For Sunday, November 15, 2009
“The boundary lines have fallen for me in pleasant places; surely I have a delightful inheritance” (Psalm 16:6).
Where are the boundary lines of your life falling today? I see in my own life how so much of this is framed by the state of my relationship with the Lord. When I truly seek him, prayerfully and faithfully, then despite the hardships that are present, I see God’s redemptive hand powerfully at work.
I see this looking back five years when the mission team I was leading imploded without warning. The conflict was so deep that our own teammates asked us not to return to Siberia where we were serving. As I’ve shared with friends subsequently, I’d like to write a book about it entitled _Exiled From Siberia_. This remains the most painful experience I’ve ever gone through, more painful than my Dad’s death 3 years ago, and even more painful even than presently watching my one and only younger brother waging a life and death struggle with cancer while simultaneously watching my Mom wrestle with a debilitating mental illness. By the end of this year it is likely that I’ll be the only functioning member of my family of origin left standing.
Yet despite all of this I can say that the boundary lines for me are falling in pleasant places. Had we not been exiled from Siberia I would not have had four precious years with my Dad before his death. I would not have been there holding his hand and looking into his eyes as he passed, which was a direct answer to prayer. My three boys, the oldest of which is now 13, would not have really ever known their Grandpa.
My Father is using the pain of being exiled from Siberia, the pain of losing my Dad, and the present pain of walking with both my brother and Mom through profound illness, to shape my soul for his purpose. It is a purpose that includes being a resource to other missionaries who have or are going through team conflicts, something that is remarkably common on the field. It is a purpose that includes a continuing ministry to Russian-speaking people both locally an internationally. It is also a purpose that is now leading toward a ministry to urban churches and leaders right here in Milwaukee.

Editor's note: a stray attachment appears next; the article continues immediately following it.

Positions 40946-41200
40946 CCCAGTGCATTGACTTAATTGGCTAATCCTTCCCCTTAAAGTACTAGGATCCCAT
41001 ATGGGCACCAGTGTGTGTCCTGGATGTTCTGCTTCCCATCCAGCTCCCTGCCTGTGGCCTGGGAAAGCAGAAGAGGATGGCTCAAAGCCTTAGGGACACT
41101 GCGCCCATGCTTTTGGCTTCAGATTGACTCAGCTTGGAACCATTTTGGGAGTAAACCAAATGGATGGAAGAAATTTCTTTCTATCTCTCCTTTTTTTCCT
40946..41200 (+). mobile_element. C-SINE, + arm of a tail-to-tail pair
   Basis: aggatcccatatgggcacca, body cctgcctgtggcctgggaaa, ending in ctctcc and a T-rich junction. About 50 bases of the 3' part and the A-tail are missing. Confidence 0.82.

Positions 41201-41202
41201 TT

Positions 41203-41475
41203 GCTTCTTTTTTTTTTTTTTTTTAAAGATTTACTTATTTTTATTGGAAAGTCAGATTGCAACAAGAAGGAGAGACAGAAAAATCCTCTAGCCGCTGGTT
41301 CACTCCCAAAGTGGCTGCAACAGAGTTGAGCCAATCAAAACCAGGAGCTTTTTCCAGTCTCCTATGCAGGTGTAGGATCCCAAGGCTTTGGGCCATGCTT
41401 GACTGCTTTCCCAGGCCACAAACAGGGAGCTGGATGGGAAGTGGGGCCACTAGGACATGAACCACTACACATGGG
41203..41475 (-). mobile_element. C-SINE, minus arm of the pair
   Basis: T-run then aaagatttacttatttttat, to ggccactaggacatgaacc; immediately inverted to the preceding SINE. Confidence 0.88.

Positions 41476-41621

When we were preparing to go to Russia fellow Christians would ask us, “Why are you going all the way there? Aren’t there enough problems here?” The Lord gave me a great answer: “Yes, there are profound problems here, and that’s why you’re here.” Well, … now I’m here, and in fact, some of the social dynamics we experienced in Russia, particularly in regards to both human servitude and fatherlessness, are clear and present dynamics which we can now help to address.
Our gracious Father intends for the boundary lines of each of our lives to fall in pleasant places. This doesn’t mean that within those boundaries there won’t be some deep chasms. Yet what the enemy intends for evil God will certainly transform into good. Christ’s resurrection at Calvary is both the downpayment and security on this divine promise.
Will you today along with me entrust our Father with the boundary lines of our lives? When we truly yield ourselves to God’s plan and purpose profound blessing is the inevitable result.